Good morning, folks.
I’m really not a fan of either the Tampa Bay Rays or the L.A. Dodgers.
I guess if I was hard-pressed, I’d admit to liking the Dodgers a tad more — they play in a much prettier stadium and Vin Scully called their games for 67 seasons. The Rays play at the ugliest ballpark in the world, and I have no idea who calls their games. Don’t care.
Plus, the Rays play in the AL East and as a bit of a Jays fan we hate all AL East teams, right?
How many times have we witnessed the Rays rallying in the bottom of the ninth to beat the Jays like they did to beat the Dodgers in Game 5 of the World Series on Saturday night.
Plus, the Dodgers sort of deserve a title, don’t they? I mean they kinda got ripped off in 2017 when they lost to the cheating Houston Astros.
Still, it’s hard to root for the Goliaths of the sports world.
The Dodgers had a payroll of $108 million for the shortened 2020 season, second-highest in MLB to the Yankees at $109 million. Tampa was 28th at $28 million.
In 2019, the Dodgers were $207 million; fourth behind the Red Sox ($229 million); Yankees ($223); and Cubs ($221). Tampa was 30th (the lowest) at $64 million.
But still, the Rays? All that analytics stuff and the introduction of the opener — roll eyes. Guess you have to be inventive when you have no money. But still, the Rays? Have I mentioned that ballpark?
The Dodgers and Rays square off in Game 6 tonight, with the boys from L.A. holding a 3-2 lead in the series and in position to win their first title since 1988. A significant drought for one of baseball's model franchises. So in this case folks, I’m going with Goliath. Once in awhile, they warrant some empathy as well, don’t you think?
For me, it sometimes comes down to something in particular to cheer for. I’m swayed this year by Scully, who is 92; Clayton Kershaw, who is the only three-time Cy Young winner to never win a championship; and finally because the Dodgers have better beards and Justin Turner has the best one.
The Rays organization has a no-beards policy until the majors — roll eyes, again — and the worse MLB beard ever was worn by Colby Rasmus while he was playing for the Rays. And, what is that on your face Blake Snell?
"Way back to the dawn of humanity beards evolved, number one, because ladies liked them — and number two, it was the idea of frightening off adversaries and wild animals... In fact, it was so serious, if you look it up, that there's a divine mandate for beards in Leviticus and Deuteronomy... There became a time when Greek dramatists mined the popular prejudice against clean-shaved men."
How do you not cheer for that?
Go bearded ones.
As always, you can reach me by replying to this mailing or by sending me an email here.
• Fine tuning in Finland: It’s the most important season of Carson Lambos’ career and he’s not leaving anything to chance. The 17-year-old Winnipegger practised for the first time with his new JYP U20 team in Finland on Monday in preparation for playing games as early as this weekend. The Winnipeg Ice defenceman, widely considered one of the top five prospects for the 2021 NHL Draft, has not played in a game since March but will suit up with his new team for at least the next six weeks in preparation for the start of the WHL regular season on Jan. 8;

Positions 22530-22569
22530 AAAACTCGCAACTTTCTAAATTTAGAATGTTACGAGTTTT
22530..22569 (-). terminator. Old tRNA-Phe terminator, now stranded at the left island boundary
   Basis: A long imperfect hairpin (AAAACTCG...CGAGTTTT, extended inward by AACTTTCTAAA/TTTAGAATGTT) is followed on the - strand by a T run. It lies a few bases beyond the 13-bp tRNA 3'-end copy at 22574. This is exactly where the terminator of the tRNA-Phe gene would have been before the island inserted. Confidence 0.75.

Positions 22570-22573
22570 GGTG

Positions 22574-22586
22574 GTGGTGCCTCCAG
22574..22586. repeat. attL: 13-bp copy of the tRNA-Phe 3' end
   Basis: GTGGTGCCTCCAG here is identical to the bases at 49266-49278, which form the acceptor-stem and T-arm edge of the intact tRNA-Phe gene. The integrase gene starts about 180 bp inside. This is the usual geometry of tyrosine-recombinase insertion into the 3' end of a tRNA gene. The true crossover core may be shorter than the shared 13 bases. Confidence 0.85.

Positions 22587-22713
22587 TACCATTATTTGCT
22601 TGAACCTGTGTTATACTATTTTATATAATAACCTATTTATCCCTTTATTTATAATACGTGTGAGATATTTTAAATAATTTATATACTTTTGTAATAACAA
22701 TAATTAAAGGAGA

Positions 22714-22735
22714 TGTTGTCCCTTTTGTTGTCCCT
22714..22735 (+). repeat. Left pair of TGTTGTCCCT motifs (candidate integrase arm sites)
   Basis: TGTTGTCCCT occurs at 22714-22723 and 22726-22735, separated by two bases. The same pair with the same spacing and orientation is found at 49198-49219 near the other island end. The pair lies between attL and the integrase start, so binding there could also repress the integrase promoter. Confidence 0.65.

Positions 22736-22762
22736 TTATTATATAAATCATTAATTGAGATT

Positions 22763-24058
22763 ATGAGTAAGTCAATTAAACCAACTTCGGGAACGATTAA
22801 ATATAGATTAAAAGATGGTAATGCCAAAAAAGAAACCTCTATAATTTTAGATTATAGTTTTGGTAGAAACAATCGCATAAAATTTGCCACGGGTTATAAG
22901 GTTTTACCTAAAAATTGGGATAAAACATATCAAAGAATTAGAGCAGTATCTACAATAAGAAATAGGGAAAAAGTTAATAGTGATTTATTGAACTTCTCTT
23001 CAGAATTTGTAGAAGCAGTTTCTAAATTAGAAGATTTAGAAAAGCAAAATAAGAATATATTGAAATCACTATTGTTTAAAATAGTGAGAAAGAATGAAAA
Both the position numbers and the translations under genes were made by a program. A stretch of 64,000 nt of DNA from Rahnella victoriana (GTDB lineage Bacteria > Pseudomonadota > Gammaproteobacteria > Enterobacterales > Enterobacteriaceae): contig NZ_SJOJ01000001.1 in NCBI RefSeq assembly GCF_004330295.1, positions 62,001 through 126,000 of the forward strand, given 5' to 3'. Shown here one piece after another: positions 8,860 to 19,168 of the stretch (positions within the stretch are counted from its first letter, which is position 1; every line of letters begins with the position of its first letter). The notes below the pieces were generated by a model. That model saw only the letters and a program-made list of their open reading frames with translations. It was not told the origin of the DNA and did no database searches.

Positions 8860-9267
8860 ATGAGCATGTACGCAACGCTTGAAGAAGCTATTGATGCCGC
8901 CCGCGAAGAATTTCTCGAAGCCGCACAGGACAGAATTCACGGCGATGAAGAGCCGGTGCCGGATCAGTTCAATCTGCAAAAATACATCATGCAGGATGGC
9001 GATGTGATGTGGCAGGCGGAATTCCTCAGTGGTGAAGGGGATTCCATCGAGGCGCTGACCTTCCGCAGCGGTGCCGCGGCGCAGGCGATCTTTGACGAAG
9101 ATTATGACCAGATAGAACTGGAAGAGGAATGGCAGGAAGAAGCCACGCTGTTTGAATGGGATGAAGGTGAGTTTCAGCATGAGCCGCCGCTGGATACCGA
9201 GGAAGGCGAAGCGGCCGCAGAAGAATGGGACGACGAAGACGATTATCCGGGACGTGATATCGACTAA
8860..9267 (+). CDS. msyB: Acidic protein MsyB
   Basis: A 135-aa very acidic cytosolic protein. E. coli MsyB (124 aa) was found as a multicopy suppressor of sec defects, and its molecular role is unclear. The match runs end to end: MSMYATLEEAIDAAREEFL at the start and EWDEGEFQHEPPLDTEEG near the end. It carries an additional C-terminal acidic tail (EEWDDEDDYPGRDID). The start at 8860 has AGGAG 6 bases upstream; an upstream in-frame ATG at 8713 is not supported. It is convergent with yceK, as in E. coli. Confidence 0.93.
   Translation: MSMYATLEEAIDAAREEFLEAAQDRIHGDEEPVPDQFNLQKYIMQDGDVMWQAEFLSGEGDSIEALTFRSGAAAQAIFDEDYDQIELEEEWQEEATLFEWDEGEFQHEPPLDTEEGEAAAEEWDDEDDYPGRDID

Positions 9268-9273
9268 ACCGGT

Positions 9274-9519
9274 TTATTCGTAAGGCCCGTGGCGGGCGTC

• Stiff upper lip?: Sunday marks the start of Movember, otherwise known as men’s health month, when your father or brother or son might start sporting something gnarly on their upper lip. But it’s about more than bad moustaches, but education about physical and mental health. Mike McIntyre offers a personal take on what it means, sharing his own experience with anxiety and why it’s more important than ever to speak openly about these issues and find healthy ways to cope in a world that can seem overwhelming at times given the current state of affairs;
• Gym rats: If the Winnipeg Wesmen men's basketball team were allowed to play a game tomorrow, head coach Mike Raimbault would barely have enough bodies to trot out a starting lineup. The majority of the squad lives out of province, leaving Raimbault with only five local players to work with. Despite that, and all the restrictions around basketball, you'll still find Raimbault and his small group of guys at the Duckworth Centre five days a week.
What we're reading
• Victim shocked at selection: Arizona Coyotes top draft pick was convicted for bullying Black, mentally disabled teen;
• Feeling flat: Sportsnet's Luke Fox looks at 10 NHL teams living in salary cap hell (and how they may escape);
• End of an era: TSN Football Insider Dave Naylor writes about how David Braley symbolized the past 30 years of the CFL
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